A special report for the Narooma News fishing report and SE #FishFiles by Rob Paxevanos....
RECENT media reports suggesting Snowy rainbow trout have gone missing have created a real stir among anglers and the Snowy Mountains tourism industry.
Is it true? Well it depends who you are or who you talk to.
But as John Thistleton said in his Canberra Times article: ''Fishermen are the worst people for making excuses for themselves.''
More interestingly it can be keen anglers themselves that start these ‘poor fishing’ rumours.
Trusty spots, times and techniques that fail due to changing conditions become personal headlines that spread like wildfire...allow me to explain:
Where ever you fish and whatever you fish for it can take just one isolated bad session to start wondering where all the fish have gone…bump into another angler who’s had a bad day and heck it can be like you’re the only two anglers on the lake and all fish have vanished for good!
A bad season and the whole sky is falling. But fish don’t just suddenly vanish forever: especially in the Snowy lakes; it is after all an impoundment not the open sea!
Thankfully most keen anglers are optimistic and patient; have you ever seen an impatient person that gets anywhere with fishing?
So after a particularly bad day anglers usually come to their senses, lick their wounds and start over again…and talking is the key…for it only takes hearing of some ones else’s success to realize that either you are doing things the wrong way, or that luck still plays a major role in fishing at times, no matter what skill level you are at.
Even in elite competitions the best anglers have lean days or lean seasons while someone else is cleaning up somewhere and somehow.
I am in a bit of a lucky position: reports come flooding into my computer and phone regularly so in many instances I can add these to my own experiences and form a ‘statistical approach’ to how the fishing is going.
Furthermore I follow up by talking to the most seasoned guides on the lake.
And yes it is true that while the brown trout fishing on Lake Eucumbene has been reasonable, the stocked rainbow trout fishing has been very slow.
Eucumbene authority Col Sinclair blames a three to four-year boom cycle of good fishing that brought in more anglers and this increased the take.
Meanwhile stocking levels have remained the same so the “put” hasn’t kept up with the “take”.
But as anglers disappear due to poor fishing the put trout will grow to a nice size and so begins the cycle again, and it takes a stocked fry rainbow two-five years to be of the 1-2-pound size people expect to catch.
But business are suffering and can’t want years for anglers to return, so Col and other Eucumbene folks are suggesting stocking levels must increase quickly.
The size of the stocked fish will b examined as well: stocked fry have a tiny survival rate of approx 10 per cent or less while “grown on” 20cm fish have an 80 per cent survival rate.
Fundraisers to grow already allocated fry in private dams or even what would be an Australian freshwater first – aquaculture-style grow-out pens on Lake Eucumbene - are touted as possible solutions.
The problem has alleviated a bit in recent weeks as the extreme heat has vanished and Eucumbene rainbow trout that were out deep are returning to the edges in “sort of alright” numbers.
A handful of trollers have done exceptionally well trying new areas.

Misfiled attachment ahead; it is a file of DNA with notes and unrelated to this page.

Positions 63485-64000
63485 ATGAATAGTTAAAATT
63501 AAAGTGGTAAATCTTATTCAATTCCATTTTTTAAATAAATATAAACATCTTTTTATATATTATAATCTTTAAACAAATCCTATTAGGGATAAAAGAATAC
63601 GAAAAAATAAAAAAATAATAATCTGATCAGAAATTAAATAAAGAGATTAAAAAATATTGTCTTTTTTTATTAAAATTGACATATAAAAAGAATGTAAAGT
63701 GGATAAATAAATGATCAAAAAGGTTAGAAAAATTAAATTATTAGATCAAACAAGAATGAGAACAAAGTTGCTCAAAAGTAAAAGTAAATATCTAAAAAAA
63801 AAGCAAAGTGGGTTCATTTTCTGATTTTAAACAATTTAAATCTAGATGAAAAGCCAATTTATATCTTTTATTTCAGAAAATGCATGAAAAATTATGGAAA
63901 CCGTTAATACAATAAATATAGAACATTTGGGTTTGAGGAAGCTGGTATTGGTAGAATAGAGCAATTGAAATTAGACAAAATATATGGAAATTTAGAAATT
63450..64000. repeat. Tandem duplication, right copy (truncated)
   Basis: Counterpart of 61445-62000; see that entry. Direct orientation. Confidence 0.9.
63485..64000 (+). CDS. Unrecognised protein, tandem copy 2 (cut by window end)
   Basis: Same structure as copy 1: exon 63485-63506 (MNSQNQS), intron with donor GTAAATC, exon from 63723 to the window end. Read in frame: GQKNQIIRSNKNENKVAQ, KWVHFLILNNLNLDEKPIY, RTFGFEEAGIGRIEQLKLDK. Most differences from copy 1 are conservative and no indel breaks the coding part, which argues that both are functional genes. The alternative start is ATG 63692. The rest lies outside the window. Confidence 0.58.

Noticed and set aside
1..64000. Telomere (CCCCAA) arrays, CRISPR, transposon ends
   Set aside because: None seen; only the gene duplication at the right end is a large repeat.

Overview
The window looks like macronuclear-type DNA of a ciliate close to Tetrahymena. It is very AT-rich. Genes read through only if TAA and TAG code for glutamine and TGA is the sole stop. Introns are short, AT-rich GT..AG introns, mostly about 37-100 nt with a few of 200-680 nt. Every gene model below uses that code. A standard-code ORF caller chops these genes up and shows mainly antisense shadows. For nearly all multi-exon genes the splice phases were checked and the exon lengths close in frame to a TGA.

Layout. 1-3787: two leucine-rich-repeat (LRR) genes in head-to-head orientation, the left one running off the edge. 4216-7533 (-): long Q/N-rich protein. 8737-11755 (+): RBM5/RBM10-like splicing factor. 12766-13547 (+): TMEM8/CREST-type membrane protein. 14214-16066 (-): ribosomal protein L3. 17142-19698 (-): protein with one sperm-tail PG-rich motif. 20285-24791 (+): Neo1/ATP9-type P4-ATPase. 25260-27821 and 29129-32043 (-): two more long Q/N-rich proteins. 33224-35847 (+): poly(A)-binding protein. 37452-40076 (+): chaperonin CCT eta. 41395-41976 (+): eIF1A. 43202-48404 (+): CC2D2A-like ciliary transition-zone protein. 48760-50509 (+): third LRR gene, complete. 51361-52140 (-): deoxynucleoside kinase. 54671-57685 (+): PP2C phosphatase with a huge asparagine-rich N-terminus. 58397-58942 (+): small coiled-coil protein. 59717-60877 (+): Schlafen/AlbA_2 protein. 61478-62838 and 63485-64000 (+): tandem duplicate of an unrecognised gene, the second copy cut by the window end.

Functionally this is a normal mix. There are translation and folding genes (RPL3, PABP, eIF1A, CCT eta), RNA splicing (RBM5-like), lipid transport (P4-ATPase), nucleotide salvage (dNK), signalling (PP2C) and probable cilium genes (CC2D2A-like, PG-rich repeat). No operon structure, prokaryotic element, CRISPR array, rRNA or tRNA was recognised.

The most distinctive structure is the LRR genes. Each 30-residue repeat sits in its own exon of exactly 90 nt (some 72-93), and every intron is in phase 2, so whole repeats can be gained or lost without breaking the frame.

Over at Jindabyne there were lots of rumours that rainbow stocking was on a downward spiral.
Not true according to longest serving and best known Jindabyne guide Steve Williamson, who explained that NSW DPI collected the same amount of eggs as usual from the Thredbo spawn run and stocked the same amount of trout.
And surprise, surprise the fishing has been going “usual” as well, which for most anglers means a good time catching a few plump rainbows and the occasional brown trout most sessions.
The browns have often been chock full of yabbies, while the rainbows have had lots of goldfish in their stomachs at times.
The trick has been to get down deep, trolling at 30 to 40 feet has been as good as ever, Steve reports.
Surface temps peaked as high as 24 degrees in before the heat waves dissipated, but at the same time were measured at 15 degrees 30-feet down
Weed beds as high as 3 meters have formed in Jindabyne, so sounding these out in the deeper water and dropping a fly or lure into them has also produced good trout.
Doing this from the bank has been harder, you can only move around a bit until you find a deep gap in the weed, after which you’re in pole position.
And don’t forget to supplement artificial baits with natural bait, such as a worm or bardi grub, as that makes a huge difference.
Problem with us more experienced anglers who can innocently start the “where are the fish gone” rumours is that we have fished so much that we have seen some freak seasons and sessions with loads of big fish…so we keep looking for this same high, forgetting that just a few good trout per angler is still a big success.
I never take a catch like this for granted - not for long anyway.
Meanwhile newcomers fresh to the whole experience are wrapped with just a trout or two and can’t wait to do more.
This is why educating anglers on the basics is such a growth area, in fact the trout DVD from my instructional library collection focused on the essentials in the Snowy Lakes and has been by far my best seller.
Many a newcomer writes in each week happy with the trout they have been able to catch, particularly on Lake Jindabyne.
Likewise guide Steve Williamson has been astonished by the headlines of poor fishing, while in the meantime his Facebook page glows with happy anglers, especially in recent weeks.
Hopefully Eucumbene will get better soon; time will tell.
See you on the water,